On Bending and Breaking

bending treeWhen I think back to my life and my personality before Ben’s seizures, I possessed such a strong ability to calm myself. Even in the midst of learning about his condition and diagnosis, I was able to tap into a deep well of almost zen-like calm. I innately possessed the ability to be fully present no matter how distressing the circumstances; to put worries about the future out of my mind. Now I have no such self-calming mechanism. I carry my worries with me all the time. I walk hand-in-hand with depression, carrying my grief on my sleeve. When things go wrong, it seems all my emotions are right on the surface, ready to overtake me with their neediness and pain. I can no longer mask my emotions or hide my pain.

I still have scripture. I still have prayer. But I also have 12 years of grief and uncertainty and those years have changed me. With each new pain, I experience all the pain of years past. I can no longer isolate my emotions or keep unpleasant ones at bay. I believe that part of mental illness – in my case, deep depression – is experiencing ALL emotions all the time. I would like to go back to the time BEFORE, the time I was able to isolate my emotions and only experience the ones appropriate for the moment.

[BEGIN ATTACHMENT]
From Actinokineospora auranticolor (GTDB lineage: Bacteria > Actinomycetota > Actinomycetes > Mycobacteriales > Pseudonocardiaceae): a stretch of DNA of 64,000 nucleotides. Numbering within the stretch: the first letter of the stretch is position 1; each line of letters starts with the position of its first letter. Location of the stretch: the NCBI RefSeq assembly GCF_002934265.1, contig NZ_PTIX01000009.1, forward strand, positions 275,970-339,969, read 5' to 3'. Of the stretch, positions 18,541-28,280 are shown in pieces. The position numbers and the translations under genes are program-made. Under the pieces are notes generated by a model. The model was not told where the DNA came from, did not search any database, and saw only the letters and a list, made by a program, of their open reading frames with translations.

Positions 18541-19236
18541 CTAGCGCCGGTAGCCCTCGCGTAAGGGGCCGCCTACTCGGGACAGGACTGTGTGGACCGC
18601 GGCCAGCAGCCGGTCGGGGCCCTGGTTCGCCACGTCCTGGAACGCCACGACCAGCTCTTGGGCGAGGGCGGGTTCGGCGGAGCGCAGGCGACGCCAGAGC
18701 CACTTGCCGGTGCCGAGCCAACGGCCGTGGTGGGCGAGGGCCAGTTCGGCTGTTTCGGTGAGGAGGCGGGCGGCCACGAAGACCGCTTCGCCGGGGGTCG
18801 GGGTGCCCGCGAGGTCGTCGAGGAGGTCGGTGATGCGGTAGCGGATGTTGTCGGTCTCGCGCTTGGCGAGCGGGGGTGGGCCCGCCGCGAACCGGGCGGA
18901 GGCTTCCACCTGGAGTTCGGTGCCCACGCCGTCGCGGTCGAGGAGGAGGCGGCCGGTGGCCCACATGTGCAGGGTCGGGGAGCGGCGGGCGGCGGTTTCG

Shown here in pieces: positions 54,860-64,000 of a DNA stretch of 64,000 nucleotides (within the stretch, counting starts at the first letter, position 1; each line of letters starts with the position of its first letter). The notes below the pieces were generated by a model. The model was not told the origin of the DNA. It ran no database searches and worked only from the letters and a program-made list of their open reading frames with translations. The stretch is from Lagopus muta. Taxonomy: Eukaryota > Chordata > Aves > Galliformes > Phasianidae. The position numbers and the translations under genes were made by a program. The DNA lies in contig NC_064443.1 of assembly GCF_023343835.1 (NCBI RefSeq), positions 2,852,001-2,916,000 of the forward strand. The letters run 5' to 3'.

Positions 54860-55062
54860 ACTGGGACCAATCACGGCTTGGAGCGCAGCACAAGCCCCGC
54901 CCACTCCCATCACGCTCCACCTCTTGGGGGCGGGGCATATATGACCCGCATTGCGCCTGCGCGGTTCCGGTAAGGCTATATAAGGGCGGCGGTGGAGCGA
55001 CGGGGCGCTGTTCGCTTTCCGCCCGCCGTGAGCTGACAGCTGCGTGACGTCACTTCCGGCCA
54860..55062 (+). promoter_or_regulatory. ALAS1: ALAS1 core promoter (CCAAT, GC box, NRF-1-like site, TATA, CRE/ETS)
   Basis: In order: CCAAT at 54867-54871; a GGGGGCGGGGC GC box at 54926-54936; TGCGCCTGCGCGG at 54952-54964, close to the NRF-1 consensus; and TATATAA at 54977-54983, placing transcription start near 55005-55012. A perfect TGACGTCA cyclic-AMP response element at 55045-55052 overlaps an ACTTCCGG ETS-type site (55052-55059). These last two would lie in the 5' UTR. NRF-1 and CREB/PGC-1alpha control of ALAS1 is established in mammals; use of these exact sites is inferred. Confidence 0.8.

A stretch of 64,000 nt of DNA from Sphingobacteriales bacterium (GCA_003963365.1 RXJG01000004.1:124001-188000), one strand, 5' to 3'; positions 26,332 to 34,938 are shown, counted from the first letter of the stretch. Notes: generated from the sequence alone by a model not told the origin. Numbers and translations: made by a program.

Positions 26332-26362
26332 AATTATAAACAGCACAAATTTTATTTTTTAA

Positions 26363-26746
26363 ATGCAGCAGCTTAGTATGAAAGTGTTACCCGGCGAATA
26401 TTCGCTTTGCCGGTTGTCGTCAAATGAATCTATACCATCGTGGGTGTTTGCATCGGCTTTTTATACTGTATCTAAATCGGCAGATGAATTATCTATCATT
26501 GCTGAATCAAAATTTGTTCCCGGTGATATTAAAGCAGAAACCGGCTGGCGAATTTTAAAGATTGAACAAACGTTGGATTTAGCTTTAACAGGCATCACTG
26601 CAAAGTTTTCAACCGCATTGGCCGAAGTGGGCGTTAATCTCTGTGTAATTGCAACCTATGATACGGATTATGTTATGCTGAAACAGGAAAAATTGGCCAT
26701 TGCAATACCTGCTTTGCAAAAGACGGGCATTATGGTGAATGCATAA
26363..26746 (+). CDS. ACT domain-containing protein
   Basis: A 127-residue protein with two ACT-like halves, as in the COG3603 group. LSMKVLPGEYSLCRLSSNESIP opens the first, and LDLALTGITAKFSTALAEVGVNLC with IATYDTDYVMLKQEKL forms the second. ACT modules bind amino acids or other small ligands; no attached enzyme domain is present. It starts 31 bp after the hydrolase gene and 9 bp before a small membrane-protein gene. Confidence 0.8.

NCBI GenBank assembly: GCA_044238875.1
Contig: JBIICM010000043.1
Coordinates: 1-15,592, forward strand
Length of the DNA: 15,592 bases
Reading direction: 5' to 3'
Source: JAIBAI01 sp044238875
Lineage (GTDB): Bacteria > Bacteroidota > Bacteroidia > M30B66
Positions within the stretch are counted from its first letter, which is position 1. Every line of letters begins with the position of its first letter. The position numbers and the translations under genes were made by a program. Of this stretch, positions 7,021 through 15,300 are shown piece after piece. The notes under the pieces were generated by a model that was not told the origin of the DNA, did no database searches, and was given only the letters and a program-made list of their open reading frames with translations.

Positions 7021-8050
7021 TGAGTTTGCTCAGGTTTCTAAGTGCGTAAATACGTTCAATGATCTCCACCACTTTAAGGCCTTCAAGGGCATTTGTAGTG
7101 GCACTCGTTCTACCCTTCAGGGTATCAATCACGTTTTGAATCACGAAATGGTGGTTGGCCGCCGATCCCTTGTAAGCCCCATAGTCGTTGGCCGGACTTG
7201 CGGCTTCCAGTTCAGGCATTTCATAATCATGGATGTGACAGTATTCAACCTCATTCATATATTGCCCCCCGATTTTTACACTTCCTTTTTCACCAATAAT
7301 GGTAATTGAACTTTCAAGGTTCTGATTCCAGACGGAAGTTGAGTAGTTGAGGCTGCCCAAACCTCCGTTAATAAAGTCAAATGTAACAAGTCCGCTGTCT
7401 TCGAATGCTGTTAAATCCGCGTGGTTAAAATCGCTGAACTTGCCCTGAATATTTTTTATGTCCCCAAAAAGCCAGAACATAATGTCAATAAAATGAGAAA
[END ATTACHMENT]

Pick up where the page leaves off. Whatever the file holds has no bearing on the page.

Living with family members with hidden disabilities can cause us to bend and to break depending on the circumstances. We need to be patient with ourselves, to allow ourselves the time to grieve and understand our responses are not always perfect. But they are always able to be used by God for His glory, even if we do not understand why. And we need to remember that when we break, He is right there with us to heal us and put us back together. He, too, had scars on his hands. He understands our scars.


One comment on “On Bending and Breaking

  1. Ella says:

    Es que justamente ese es el inconveniente y vos como informático ya lo sabrás:
    la gente considera que Google es la página web. http://measlyblossom7229.blox.pl/2017/03/Ayuntamiento-De-Caacutediz.html

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